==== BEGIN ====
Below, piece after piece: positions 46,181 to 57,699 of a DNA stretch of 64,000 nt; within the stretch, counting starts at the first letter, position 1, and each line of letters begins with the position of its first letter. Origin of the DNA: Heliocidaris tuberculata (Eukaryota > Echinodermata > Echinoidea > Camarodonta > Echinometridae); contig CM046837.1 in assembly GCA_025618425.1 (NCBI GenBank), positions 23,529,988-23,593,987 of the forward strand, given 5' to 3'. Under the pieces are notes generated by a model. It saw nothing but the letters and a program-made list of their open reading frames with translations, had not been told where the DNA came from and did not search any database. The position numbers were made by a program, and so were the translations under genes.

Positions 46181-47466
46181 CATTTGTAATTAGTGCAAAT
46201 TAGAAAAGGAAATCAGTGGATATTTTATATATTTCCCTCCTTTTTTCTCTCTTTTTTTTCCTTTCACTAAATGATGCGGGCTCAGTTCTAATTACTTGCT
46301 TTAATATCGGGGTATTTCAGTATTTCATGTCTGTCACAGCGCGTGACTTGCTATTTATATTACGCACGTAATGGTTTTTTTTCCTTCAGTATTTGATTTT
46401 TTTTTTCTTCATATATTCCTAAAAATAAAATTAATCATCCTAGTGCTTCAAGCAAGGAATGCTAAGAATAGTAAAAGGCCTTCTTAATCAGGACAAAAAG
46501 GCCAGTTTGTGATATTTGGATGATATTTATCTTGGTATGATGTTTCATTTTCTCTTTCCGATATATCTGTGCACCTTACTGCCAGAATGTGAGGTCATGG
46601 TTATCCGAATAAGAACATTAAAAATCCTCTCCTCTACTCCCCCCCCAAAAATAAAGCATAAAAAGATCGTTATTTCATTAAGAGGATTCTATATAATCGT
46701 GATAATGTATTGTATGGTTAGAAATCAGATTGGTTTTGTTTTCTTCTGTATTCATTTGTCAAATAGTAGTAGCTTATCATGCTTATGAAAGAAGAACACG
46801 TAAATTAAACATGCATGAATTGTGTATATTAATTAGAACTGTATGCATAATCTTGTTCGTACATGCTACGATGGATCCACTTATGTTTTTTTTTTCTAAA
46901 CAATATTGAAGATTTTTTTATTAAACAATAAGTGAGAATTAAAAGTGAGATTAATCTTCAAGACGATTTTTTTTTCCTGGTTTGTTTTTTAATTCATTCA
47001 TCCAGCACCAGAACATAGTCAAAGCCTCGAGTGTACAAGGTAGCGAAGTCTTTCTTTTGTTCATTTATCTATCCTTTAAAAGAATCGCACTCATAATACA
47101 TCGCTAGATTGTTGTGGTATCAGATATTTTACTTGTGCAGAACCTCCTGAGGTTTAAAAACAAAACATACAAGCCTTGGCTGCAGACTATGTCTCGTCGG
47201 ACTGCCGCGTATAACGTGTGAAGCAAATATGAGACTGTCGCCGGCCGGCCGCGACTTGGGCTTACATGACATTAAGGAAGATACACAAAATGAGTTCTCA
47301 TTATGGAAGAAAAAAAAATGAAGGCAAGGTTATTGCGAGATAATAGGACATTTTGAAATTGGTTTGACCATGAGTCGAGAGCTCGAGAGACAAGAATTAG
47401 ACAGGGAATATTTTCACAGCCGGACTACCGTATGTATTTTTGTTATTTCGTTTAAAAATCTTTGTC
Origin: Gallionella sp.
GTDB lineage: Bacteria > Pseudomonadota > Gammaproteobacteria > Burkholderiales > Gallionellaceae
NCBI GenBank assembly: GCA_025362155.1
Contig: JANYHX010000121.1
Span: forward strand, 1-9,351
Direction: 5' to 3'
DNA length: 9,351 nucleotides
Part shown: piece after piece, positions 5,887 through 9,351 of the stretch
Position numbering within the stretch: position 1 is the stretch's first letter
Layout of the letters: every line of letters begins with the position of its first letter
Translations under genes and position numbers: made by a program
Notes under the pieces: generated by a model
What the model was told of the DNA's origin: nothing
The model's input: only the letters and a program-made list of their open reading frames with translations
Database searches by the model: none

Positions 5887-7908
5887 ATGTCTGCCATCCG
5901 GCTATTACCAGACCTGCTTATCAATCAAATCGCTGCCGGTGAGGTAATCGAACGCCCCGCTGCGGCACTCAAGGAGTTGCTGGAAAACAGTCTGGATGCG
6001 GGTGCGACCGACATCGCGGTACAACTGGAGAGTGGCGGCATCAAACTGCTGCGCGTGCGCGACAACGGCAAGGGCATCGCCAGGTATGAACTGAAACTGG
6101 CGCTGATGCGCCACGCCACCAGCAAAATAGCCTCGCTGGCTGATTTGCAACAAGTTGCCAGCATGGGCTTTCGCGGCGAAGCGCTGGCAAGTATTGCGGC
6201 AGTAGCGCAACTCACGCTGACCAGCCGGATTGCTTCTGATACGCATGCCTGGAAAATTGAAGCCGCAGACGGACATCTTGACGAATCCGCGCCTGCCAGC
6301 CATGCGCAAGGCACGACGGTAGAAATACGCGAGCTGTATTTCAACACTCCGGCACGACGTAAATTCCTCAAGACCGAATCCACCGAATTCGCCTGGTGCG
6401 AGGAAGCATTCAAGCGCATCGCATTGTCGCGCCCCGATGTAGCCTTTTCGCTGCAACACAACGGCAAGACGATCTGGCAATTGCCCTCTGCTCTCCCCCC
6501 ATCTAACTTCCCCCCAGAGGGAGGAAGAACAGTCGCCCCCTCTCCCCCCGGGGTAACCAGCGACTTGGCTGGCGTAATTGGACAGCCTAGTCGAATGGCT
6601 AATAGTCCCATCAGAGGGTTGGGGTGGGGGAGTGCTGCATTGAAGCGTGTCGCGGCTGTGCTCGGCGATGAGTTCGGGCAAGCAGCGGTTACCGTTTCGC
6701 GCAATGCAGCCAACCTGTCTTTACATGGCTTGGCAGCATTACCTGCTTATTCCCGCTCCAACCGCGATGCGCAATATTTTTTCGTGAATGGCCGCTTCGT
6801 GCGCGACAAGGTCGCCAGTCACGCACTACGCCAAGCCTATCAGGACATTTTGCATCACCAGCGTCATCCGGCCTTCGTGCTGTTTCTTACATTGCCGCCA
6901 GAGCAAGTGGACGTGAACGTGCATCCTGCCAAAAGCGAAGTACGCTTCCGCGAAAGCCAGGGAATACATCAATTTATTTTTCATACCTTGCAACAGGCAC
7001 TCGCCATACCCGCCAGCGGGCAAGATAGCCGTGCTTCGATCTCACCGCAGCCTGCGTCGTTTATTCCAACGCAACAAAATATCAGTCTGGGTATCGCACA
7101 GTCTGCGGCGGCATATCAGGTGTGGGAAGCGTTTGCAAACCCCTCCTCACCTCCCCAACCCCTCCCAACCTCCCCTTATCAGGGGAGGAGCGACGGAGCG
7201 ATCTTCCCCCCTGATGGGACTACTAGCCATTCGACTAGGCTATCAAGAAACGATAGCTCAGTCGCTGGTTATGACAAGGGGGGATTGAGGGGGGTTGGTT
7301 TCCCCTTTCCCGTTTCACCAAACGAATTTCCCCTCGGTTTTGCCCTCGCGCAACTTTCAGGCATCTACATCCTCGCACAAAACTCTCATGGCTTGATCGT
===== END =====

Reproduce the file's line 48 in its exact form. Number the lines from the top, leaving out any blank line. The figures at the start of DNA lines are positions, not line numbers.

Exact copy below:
7301 TCCCCTTTCCCGTTTCACCAAACGAATTTCCCCTCGGTTTTGCCCTCGCGCAACTTTCAGGCATCTACATCCTCGCACAAAACTCTCATGGCTTGATCGT